If you’re not quite ready to go that bold, layer a colored mat beneath a white one.


A slim grass-green border, just a quarter to half-inch reveal will emphasize the art without being over bearing.


For a more subtle contrast, pull a color from the art to make a small piece of art seem a bit larger.


White frames are better suited to busier, smaller, or more colorful art because it allows the art to be the stand out.


For extra oomph with white mats, I like to use a thicker board or double up.  I found a precut 11 by 14 inch (inside, 16 by 20 inch outside) double white mat at Hobby Lobby for only five dollars to surround our new house portrait from The Littlest House.

Easy Bathroom Accessories

Utilitarian spaces like kitchens, bathrooms, and laundry rooms are always easier to accessorize than living/bedroom areas, simply because you’re aiming for function.  But function doesn’t have to equal ugly.  To finish off bathrooms, I select items that serve a purpose, are still pleasing to the eye, but aren’t always found in the bath section.  If you’re looking to add character, here are my favorite additions.

  • Cute towels and hooks:  Go crazy and pick a fun pattern and/or color because towels are so easy to swap out.  Near the shower, single label hooks hold peppy striped Turkish towels for a dose of fun.
  • basement-bathroom-finished-from-door-straightFramed mirrors:  I always ditch the builder standard plate-glass mirror in favor of a framed one.  Pretty mirrors are everywhere, so don’t settle for boring!  Our main bathroom sports a vintage campaign style mirror that came with a dresser set.


Our master bath has a unique round metal framed mirror to offset the rigid lines throughout the room.


Another vintage wooden mirror, that came with our bedroom dresser, is a welcome warm addition to the cool neutrals of the basement bathroom.


Also, to get great, flattering lighting, use sconces instead of overhead lights.  Fewer shadows are cast because the sconces light from each side.

  • Add vertical storage shelves:  Short on floor space?  Go up!  In our main bathroom, we removed a wide vanity to add a smaller vanity plus a floor to ceiling shelf stack.  At 16 inches wide, it doesn’t eat up much of our floor plan, but does offer a great deal of storage.

Main Bathroom Shelving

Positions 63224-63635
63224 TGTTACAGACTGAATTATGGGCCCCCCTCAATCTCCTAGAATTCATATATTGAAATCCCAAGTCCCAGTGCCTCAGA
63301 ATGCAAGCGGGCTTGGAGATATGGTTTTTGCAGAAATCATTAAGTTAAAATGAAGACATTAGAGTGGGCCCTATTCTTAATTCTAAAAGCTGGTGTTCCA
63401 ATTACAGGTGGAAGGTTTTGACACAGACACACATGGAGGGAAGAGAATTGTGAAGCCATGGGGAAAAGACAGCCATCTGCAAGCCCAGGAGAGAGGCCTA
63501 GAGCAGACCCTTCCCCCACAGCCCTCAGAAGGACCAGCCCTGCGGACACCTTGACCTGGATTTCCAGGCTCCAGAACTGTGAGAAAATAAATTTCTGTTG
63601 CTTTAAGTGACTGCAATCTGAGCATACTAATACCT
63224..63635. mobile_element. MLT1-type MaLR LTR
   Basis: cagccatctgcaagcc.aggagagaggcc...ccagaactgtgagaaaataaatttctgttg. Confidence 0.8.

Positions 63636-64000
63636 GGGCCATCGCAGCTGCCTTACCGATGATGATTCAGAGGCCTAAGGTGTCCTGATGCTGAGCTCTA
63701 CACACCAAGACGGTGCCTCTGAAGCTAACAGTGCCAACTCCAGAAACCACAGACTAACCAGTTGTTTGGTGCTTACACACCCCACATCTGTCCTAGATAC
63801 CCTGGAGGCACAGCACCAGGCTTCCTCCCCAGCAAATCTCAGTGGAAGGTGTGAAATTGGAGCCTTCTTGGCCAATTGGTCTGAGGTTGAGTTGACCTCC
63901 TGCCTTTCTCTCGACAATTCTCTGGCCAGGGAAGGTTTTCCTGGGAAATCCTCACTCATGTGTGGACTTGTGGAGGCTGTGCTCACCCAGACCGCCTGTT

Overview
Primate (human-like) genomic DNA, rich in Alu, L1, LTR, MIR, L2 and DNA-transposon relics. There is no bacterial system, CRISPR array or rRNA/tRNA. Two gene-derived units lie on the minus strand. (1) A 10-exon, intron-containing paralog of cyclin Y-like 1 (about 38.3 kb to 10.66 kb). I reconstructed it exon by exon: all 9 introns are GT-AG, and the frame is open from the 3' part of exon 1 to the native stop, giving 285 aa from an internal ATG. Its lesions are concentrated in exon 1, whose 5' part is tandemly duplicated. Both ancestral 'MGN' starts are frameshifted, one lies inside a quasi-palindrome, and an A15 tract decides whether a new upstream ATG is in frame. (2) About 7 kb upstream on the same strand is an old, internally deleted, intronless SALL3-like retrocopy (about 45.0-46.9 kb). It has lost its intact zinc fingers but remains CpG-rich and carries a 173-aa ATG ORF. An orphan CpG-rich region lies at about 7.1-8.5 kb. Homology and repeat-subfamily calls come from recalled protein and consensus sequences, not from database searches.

By widening the basement shower, we narrowed the space between it and the door.  Rather than letting that space go to waste, four floating shelves fill the void, putting it to good use.


  • Glass storage:  Especially in bathrooms that guests often use, I like keeping essentials in plain sight.  No one wants to rummage through cabinets to find cotton balls or soap.  Cylindrical jars keep band aids, soap, cotton balls and cotton swabs handy on a shelf in the main bathroom.

Store Toiletries in Sight

A triple stacked glass container on our master bathroom counter is used daily.

Master Bathroom Toilet

Four black lidded canisters fill a basement bathroom shelf, but keep those items out of limited drawer space.


  • Art, preferably without eyes:  Almost anything goes here, but I always feel strange adding art with eyes.  With moisture concerns, I avoid using anything too expensive or precious.  Vintage, almost ugly oil paintings are great.


Or you can think outside the box and hang something different, like vintage arrows.

Cedar-Tub-Shelf-in-BathroomSimple Instagram photos add a bit of color, too.


Near the toilet, an added outlet (on the same circuit as a GFI outlet, so it’s grounded) is a great spot for a little night light, or perhaps a fancy heated toilet seat.

For easy clean up, I prefer relatively clutterless counters.  Even so, I love to add something pretty, like a small plant or picture frame along with a drinking glass and soap.



  • Trays:  To keep drawers and cabinets free for toiletries, cleaning supplies, etc., I corral toilet paper in a wooden tray or basket.

House-Tour-Four-Years-In-Main-Bath-VanityAgain, keeping necessities in sight avoids awkward searching or running out.


  • Upgrade shampoo, conditioner, and soap bottles:  I know my OCD is showing here, but I really love how sleek and fancy real soap pumps make a space feel.


Also handy when you shop at Costco and don’t want to keep a giant bottle in the shower.


  • Extra towels:  Have extra space?  Free up room in the linen closet by keeping towels in the bathroom.  A great accessory, but guests can easily help themselves.


Of course stylish garbage cans and shower curtains never hurt.